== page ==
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Technology / AI and automation

INDUSTRIAL-FOCUSED ADASOFT LOOKING TO COMPUTERISE THE FACTORY FLOOR WITH USE OR RETURN POLICY

Barcelona-based Adasoft SA specialises in the design and implantation of computing systems in factories. Company president Javier Cortada says businesses are becoming highly computerised in their administration, but that there is still considerable ground to be covered regarding factory production processes. Among the company’s clients are 3M Co, Danone SA, Nestle SA, Renault SA, Seat SA, Cruzcampo SA and believe it or not, even IBM Corp and Siemens AG have enlisted Adasoft’s help with their production processes. The company recently announced its latest development, what it calls the ‘Cima-Maint’ initiative, whereby, rather than just selling products, it will supply equipment and programs in return for a set fee, reports ComputerWorld Espana. In this way the client will avoid the outlay on the purchase and maintenance of a costly system and can rest assured that the system is running smoothly. Furthermore, explains Cortada, Adasoft provides the training, consultancy services, maintenance and back up, the client does not even have to sign a contract. The client can return the system to us without paying a peseta. We would rather have it this way than to see the client with a system that is not running, because he does not know how to use it. Adasoft will even buy competitors’ equipment from its clients’ factories, if necessary, since a survey it conducted revealed that several companies had not been capable of starting up equipment they had installed. Three years ago, Adasoft discovered Lotus Development Corp’s Notes had considerable potential for use in factories. It combined Notes with its own programs to produce a system for production and management data acquisition. In 1993 the company saw turnover of $4.4m with profit of $217,000, and since starting up in 1985 it has always pursued a policy of reinvesting profits in the development of new technology. In the last three years spending on research and development totalled $1.1m.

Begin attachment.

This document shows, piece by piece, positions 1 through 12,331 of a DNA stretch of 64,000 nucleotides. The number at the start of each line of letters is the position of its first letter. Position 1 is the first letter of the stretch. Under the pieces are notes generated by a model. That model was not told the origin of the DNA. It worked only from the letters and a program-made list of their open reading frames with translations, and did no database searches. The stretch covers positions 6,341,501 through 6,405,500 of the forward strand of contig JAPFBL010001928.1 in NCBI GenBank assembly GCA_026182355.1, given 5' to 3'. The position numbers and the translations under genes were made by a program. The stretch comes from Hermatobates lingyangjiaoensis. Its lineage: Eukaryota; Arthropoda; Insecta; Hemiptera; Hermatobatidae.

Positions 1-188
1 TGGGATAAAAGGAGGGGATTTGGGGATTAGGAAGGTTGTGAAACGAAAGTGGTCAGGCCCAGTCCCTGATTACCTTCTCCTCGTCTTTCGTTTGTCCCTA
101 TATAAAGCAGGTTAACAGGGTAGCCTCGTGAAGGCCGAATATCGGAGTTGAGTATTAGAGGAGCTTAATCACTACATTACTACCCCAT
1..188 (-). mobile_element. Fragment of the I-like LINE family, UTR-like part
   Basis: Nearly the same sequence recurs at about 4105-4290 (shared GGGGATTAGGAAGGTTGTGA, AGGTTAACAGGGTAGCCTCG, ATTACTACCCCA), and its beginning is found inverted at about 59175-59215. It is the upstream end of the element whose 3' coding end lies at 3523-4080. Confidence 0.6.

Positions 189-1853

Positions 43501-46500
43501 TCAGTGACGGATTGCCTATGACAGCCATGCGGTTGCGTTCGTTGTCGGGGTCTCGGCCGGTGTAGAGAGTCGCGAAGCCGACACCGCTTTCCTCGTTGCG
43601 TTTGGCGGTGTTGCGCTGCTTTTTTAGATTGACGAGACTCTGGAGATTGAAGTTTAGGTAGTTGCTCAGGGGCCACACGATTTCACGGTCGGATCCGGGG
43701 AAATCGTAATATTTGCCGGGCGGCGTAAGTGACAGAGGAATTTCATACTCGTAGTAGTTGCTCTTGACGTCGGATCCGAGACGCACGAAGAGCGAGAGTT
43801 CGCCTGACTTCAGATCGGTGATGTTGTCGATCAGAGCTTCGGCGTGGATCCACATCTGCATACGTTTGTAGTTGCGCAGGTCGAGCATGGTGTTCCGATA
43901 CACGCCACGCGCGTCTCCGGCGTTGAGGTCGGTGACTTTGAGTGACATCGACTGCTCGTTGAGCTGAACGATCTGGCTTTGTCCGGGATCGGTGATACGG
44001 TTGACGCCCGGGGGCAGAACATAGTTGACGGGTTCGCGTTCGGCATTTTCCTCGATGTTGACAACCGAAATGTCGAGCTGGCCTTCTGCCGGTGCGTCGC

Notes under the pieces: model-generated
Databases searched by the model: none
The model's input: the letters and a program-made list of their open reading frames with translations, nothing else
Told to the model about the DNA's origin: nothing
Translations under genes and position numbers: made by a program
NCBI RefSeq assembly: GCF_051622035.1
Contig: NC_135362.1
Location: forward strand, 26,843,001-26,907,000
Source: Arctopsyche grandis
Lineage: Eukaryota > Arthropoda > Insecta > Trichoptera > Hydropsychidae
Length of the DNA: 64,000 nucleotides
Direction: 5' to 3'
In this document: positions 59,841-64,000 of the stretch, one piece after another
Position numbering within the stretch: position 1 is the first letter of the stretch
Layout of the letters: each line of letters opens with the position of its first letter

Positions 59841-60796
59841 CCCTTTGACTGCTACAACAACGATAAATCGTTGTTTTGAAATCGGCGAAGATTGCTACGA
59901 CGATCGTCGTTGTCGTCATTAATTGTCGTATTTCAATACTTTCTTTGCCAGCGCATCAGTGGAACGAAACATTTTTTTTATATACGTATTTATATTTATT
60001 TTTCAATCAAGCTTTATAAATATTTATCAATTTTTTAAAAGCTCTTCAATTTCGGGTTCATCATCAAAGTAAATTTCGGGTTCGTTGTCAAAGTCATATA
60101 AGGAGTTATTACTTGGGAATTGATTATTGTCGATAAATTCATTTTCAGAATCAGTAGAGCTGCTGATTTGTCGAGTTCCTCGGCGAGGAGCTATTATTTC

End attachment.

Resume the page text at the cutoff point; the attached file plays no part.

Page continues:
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CBR Staff Writer

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